L'Oreal probe returns to haunt Sarkozy
Corruption allegations swirling around France's richest woman, L'Oreal heiress Liliane Bettencourt, returned Wednesday to haunt President Nicolas Sarkozy, seven months before his re-election battle.
Bettencourt is at the centre of a series of long-standing, overlapping legal inquiries, including one into claims she once showered leading right-wing figures with envelopes stuffed with undeclared campaign donations.
Sarkozy, who will run for a second term in April, has always strongly denied he or his previous campaigns took illegal L'Oreal cash, but allegations have resurfaced in a new book by two investigative journalists.
In "Sarkozy m'a tuer", Le Monde reporters Gerard Davet and Fabrice Lhomme interview investigative magistrate Isabelle Prevost-Desprez, who was formerly charged with investigating part of the complex scandal.
According to the judge, her team questioned a nurse working at the elderly Bettencourt's mansion who mentioned to a bailiff that she had personally seen Sarkozy accepting a cash-stuffed envelope but then refused to testify.
Sarkozy's office described the new claim as "without basis, mendacious and scandalous" and his ally Prime Minister Francois Fillon attacked the media for repeating what he insisted was "detestable and disgusting rumour."
Prevost-Desprez was herself unavailable for comment.
According to the book, she told the authors that the nurse "told my bailiff after her formal interview, 'I saw money given to Sarkozy but I couldn't say so during my deposition'."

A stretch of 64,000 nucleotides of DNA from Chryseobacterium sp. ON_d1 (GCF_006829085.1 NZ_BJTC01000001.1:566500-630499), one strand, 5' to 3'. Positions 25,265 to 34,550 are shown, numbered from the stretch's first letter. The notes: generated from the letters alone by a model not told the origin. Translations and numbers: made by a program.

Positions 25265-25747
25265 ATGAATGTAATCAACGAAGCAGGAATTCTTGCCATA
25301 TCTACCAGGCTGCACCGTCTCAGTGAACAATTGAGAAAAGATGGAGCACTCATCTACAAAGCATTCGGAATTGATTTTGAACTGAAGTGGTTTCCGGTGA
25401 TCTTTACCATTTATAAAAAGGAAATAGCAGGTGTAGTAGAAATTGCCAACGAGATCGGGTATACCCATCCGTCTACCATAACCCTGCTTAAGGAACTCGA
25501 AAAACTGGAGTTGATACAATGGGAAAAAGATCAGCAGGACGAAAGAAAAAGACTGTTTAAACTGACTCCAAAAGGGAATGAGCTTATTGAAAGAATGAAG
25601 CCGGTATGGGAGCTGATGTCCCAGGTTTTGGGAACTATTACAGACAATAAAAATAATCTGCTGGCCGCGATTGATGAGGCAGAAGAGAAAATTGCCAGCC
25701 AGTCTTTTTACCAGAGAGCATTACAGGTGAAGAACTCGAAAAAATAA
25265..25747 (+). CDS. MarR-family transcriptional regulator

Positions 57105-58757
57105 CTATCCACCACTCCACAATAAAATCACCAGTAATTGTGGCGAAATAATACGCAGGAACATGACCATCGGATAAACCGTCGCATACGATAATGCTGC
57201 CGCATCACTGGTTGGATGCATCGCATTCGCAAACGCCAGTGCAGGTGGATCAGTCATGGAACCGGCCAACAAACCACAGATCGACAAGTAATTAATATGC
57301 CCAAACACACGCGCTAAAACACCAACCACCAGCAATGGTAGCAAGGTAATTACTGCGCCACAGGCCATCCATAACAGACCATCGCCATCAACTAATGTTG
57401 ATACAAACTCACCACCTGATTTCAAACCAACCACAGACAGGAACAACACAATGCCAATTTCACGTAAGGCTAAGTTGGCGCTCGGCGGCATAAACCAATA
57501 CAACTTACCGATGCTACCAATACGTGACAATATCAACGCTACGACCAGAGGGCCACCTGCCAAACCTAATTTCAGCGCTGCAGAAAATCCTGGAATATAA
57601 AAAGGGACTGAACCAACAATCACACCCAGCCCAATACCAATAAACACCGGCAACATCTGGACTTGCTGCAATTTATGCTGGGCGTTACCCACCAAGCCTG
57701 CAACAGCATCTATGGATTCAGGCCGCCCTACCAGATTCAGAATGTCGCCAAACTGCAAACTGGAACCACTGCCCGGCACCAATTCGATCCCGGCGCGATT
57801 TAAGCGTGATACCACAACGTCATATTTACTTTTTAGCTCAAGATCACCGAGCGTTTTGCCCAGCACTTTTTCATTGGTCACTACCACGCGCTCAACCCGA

On Wednesday, after passages from the book appeared in several newspapers, the nurse -- known by the initials "H.Y." -- insisted to the weekly magazine Marianne that she had never spokenof seeing Sarkozy receive money.
But she also claimed to have received death threats, and warned that henceforth would speak only to an investigating judge.
It has long been alleged that Sarkozy's campaign and his centre-right UMP benefited from unusual cash donations during the 2007 election campaign. These have always been fiercely denied, but continue to hang over the party.
Bettencourt, heiress to L'Oreal's immense shampoo and cosmetics empire and a multibillionaire, regularly entertained leading politicians at her house in the wealthy Paris suburb of Neuilly, where Sarkozy served as mayor.
Her accountant, Claire Thibout, has alleged that Bettencourt gave huge sums to the UMP through then party treasurer Eric Woerth. Woerth denies the claims, but has resigned from Sarkozy's government during the investigation.
Again in the new book, Prevost-Desprez is quoted as saying she was struck by how "fearful" were witnesses who made allegations against Sarkozy. She may face disciplinary action for speaking out.
The investigation has been removed from Prevost-Desprez's control and is now being pursued by judges in Bordeaux, so Sarkozy may have hoped he could get on with his campaign for re-election without it hanging over him.
But opposition figures, including some who hope to stand against him next year, seized on the allegations in the book to renew demands for a probe.
Socialist Party leader Martine Aubry called for the judge's reported claims to be subject to an inquiry of their own, and her predecessor and rival for the party nomination Francois Hollande alleged a cover-up.
Hollande claimed that Sarkozy's administration had brought pressure to bear on the judiciary to slow or derail a series of recent investigations that came too close to the president's inner circle for comfort.
Sarkozy's camp fiercely denied the allegations and accused its critics of manipulation and slander.
© 2011 AFP